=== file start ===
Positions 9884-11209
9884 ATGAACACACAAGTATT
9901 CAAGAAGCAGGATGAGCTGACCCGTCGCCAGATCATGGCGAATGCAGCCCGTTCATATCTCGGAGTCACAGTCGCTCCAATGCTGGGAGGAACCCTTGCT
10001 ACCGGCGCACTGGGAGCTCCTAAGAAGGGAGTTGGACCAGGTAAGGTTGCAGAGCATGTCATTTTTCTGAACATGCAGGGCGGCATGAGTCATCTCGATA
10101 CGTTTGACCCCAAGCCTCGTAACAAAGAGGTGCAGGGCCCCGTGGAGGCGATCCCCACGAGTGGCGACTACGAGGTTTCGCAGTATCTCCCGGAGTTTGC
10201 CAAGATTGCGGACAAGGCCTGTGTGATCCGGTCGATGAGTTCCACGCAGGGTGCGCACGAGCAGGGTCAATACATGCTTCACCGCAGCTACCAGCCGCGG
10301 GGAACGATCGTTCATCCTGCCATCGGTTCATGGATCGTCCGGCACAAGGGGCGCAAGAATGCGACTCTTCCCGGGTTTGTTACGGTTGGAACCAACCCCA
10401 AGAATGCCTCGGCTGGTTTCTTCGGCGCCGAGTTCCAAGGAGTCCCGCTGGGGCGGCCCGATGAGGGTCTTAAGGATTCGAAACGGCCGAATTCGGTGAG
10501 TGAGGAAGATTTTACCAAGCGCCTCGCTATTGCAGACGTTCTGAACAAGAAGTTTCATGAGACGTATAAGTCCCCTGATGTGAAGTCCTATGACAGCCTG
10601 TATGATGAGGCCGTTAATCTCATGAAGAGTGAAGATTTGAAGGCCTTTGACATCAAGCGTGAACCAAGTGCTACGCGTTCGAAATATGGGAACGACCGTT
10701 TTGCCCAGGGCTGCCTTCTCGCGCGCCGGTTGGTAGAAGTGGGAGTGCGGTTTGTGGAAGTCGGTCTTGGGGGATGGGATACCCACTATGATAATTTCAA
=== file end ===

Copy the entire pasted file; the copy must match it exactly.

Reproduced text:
Positions 9884-11209
9884 ATGAACACACAAGTATT
9901 CAAGAAGCAGGATGAGCTGACCCGTCGCCAGATCATGGCGAATGCAGCCCGTTCATATCTCGGAGTCACAGTCGCTCCAATGCTGGGAGGAACCCTTGCT
10001 ACCGGCGCACTGGGAGCTCCTAAGAAGGGAGTTGGACCAGGTAAGGTTGCAGAGCATGTCATTTTTCTGAACATGCAGGGCGGCATGAGTCATCTCGATA
10101 CGTTTGACCCCAAGCCTCGTAACAAAGAGGTGCAGGGCCCCGTGGAGGCGATCCCCACGAGTGGCGACTACGAGGTTTCGCAGTATCTCCCGGAGTTTGC
10201 CAAGATTGCGGACAAGGCCTGTGTGATCCGGTCGATGAGTTCCACGCAGGGTGCGCACGAGCAGGGTCAATACATGCTTCACCGCAGCTACCAGCCGCGG
10301 GGAACGATCGTTCATCCTGCCATCGGTTCATGGATCGTCCGGCACAAGGGGCGCAAGAATGCGACTCTTCCCGGGTTTGTTACGGTTGGAACCAACCCCA
10401 AGAATGCCTCGGCTGGTTTCTTCGGCGCCGAGTTCCAAGGAGTCCCGCTGGGGCGGCCCGATGAGGGTCTTAAGGATTCGAAACGGCCGAATTCGGTGAG
10501 TGAGGAAGATTTTACCAAGCGCCTCGCTATTGCAGACGTTCTGAACAAGAAGTTTCATGAGACGTATAAGTCCCCTGATGTGAAGTCCTATGACAGCCTG
10601 TATGATGAGGCCGTTAATCTCATGAAGAGTGAAGATTTGAAGGCCTTTGACATCAAGCGTGAACCAAGTGCTACGCGTTCGAAATATGGGAACGACCGTT
10701 TTGCCCAGGGCTGCCTTCTCGCGCGCCGGTTGGTAGAAGTGGGAGTGCGGTTTGTGGAAGTCGGTCTTGGGGGATGGGATACCCACTATGATAATTTCAA